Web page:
Dell's quarter indicates a slowdown
We'll see lower stock prices until large companies say the downturn is only temporary.
So far, Urban Outfitters (URBN) is in a class by itself in saying that the last 10 days leading up to its conference call were disastrous in at least one of its divisions, Anthropologie. I am still reeling from that startling statement and have tried to back it up with others to be sure that URBN isn't something unto itself.
I didn't get it from Home Depot (HD), which didn't have anything negative to say at all. Last night, when talking to Steven Sadove, the CEO of Saks (SKS), I heard that the days leading up to the quarter have been business as usual, consistent with excellent metrics. I didn't hear it from Howard Schultz on Tuesday either, with Starbucks (SBUX) seeing no slowdown.
But last night on the Dell (DELL) call we got lots of evidence that consumer demand is "weaker and a bit more uncertain," which translated into a hideous outlook: revenue growth going from a 5%-9% increase, totally respectable, to 1%-5%, completely unacceptable, hence why we are seeing so much selling.
Their Urban Outfitters moment, reiterated several times like on the URBN call, specifically identifies "the last few weeks" as the time frame.
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Now, of course, it's easy to say that Dell's problems are Dell's and therefore Apple (AAPL) is taking share. We know that rap.
But I think if we are on recession watch -- and that's certainly the case after the budget fiasco -- Dell is an important indicator of a slowdown.
Here's how I think things will shake out. There are enough companies that aren't seeing a slowdown that prices may have come down too far during the big decline. But there are enough that have seen it that we didn't deserve the big repeal of the decline.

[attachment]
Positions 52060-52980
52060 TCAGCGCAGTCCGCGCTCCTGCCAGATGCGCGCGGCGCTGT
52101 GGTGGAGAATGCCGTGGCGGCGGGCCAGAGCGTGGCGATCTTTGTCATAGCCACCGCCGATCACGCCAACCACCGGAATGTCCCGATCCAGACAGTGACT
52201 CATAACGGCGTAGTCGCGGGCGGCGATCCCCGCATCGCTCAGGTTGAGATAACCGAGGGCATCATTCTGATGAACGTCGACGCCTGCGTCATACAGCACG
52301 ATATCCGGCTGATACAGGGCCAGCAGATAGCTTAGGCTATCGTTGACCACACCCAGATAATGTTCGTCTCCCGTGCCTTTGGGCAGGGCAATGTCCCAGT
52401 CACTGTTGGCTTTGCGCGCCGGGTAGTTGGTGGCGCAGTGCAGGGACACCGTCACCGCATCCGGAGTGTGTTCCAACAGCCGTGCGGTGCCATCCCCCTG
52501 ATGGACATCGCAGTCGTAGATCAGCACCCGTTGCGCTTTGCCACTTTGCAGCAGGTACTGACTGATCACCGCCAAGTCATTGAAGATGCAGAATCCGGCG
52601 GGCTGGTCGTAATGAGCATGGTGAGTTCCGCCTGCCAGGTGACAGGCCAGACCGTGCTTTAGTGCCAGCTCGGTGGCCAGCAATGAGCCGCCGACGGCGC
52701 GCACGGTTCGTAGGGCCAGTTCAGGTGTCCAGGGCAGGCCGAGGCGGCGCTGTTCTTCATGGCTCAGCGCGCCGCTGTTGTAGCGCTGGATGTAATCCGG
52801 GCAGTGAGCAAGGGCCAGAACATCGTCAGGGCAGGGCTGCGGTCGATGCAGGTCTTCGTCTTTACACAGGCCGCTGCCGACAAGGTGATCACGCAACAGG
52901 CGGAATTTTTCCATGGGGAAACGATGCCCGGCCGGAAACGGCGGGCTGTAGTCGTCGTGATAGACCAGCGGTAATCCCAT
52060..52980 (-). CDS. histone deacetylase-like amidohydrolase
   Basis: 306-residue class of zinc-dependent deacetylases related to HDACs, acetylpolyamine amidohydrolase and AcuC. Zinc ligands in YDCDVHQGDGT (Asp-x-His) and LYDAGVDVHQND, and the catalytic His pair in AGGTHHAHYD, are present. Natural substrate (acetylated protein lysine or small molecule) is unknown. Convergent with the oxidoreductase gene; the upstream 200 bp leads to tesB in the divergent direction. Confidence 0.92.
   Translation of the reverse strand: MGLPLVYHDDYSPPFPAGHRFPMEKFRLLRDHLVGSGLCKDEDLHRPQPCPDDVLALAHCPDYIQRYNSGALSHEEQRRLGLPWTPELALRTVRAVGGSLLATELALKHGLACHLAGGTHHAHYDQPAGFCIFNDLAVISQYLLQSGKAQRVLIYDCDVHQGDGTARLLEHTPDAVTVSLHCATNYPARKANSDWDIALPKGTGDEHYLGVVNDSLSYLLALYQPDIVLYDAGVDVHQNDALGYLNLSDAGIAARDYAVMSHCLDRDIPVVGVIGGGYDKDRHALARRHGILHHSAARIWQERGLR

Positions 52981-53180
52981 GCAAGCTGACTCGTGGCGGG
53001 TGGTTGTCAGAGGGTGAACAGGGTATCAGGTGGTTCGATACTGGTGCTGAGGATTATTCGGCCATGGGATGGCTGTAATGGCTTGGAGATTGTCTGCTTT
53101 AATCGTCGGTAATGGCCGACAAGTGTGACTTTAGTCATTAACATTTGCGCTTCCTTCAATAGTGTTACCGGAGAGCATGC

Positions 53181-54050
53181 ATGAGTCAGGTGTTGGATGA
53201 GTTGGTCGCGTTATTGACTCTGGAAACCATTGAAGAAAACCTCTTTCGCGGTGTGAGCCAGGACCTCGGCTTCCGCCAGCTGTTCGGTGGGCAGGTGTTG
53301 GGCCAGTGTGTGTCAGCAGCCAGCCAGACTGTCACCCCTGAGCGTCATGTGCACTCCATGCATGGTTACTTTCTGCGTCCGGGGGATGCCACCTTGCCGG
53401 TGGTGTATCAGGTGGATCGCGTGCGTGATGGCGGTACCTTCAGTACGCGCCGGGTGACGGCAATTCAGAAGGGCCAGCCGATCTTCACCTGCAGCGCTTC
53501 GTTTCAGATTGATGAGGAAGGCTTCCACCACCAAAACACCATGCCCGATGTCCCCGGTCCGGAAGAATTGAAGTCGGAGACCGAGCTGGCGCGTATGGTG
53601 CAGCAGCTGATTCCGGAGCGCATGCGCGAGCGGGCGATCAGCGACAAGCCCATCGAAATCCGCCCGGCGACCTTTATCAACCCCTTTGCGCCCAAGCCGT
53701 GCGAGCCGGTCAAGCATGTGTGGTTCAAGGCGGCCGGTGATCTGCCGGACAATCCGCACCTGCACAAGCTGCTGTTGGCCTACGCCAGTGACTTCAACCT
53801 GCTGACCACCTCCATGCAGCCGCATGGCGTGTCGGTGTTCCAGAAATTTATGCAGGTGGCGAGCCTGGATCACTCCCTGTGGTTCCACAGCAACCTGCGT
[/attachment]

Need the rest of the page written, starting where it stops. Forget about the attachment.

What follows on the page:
I think it will cut to lower prices until we see large companies like Dells say it was temporary.
Given that we just saw this decline, that's highly unlikely, and I don't think we can make up higher ground of any significance from here until we know more for certain about these fated last 10 days.
At the time of publication, Cramer was long Apple.
Follow Cramer's trades for his Charitable Trust.
Cramer obviously hasn't been to Best Buy lately. PC's are definately no longer the hot item. They're still for sale and all that. But the buzz is the iPad and its clones. They are getting center stage on the display table. Apple stock, by the way, is sitting somewhere north of $350 a share. Dell is not the bell-weather of this economy anymore...at least not the IT/consumer side. Give it a rest, Jim.
Dell's growth is slowing because they lost there way . the only thing Dell predicts is
their own failure... not the economy's
What is the number one reason Dell sales are down? It's called the Apple iPad. Many of Dell's largest customers, school districts, are moving away from laptops and desktops and handing students and staff an iPad...
Dell has not made a great product in sometime, and in hard times the buyers become more discerning.
Hmmm are we having a recession soon or not. is growth maybe plus 2% for the next few qrts or could we see a coulple of minus 1 quarters in there. Its like watching an old man on a bad bike ride up hill What happens if he hits a speed bump will that make him stop, what happens if the soft tire really goes flat........
So how do we compete in a global economy
1. Education Education Education we still have to import folks for alot of high paying jobs since we have a shortage of scientists, engineers, doctors etc
2. build infrastructure in america not afghanistan, or anywhere else
3. develop a national energy policy we should be selling oil not importing it
4. get our debt under control about 4 trillion in debt reduction this decade is minimal. Remember the Obama/Boehner plan that would have about covered it
If we do these step we will have anice economy in a few years until then we are just a bunch of old men praying the leaky trie will not go flat
I have been a loyal customer of Dell for many years. But, I have noticed a BIG drop in service, support, and quality. I am sure the economy is partly to blame; but, I will not continue with Dell if they don't realize that they are hurting their loyal customers and their reputation. Dell should return to the level of professional quality that they had before they became to big for the average consumer. Thumbs down Dell...
Cramer is not the sharpest knife in the drawer for just making his assumption after this one company. Dell is not a good indicator because they have not made a good product in over 10 years. People are starting to figure this out and they are switching to Apple and other companies that are putting out a better product. (HP, Toshiba, etc.) This decline in Dell will hopefully stay in place until they get their act together and decide to build a good computer again. Besides the Dell point Jim has been far too Bearish lately in his outlook. Maybe he will be happier with his stock picks next week.
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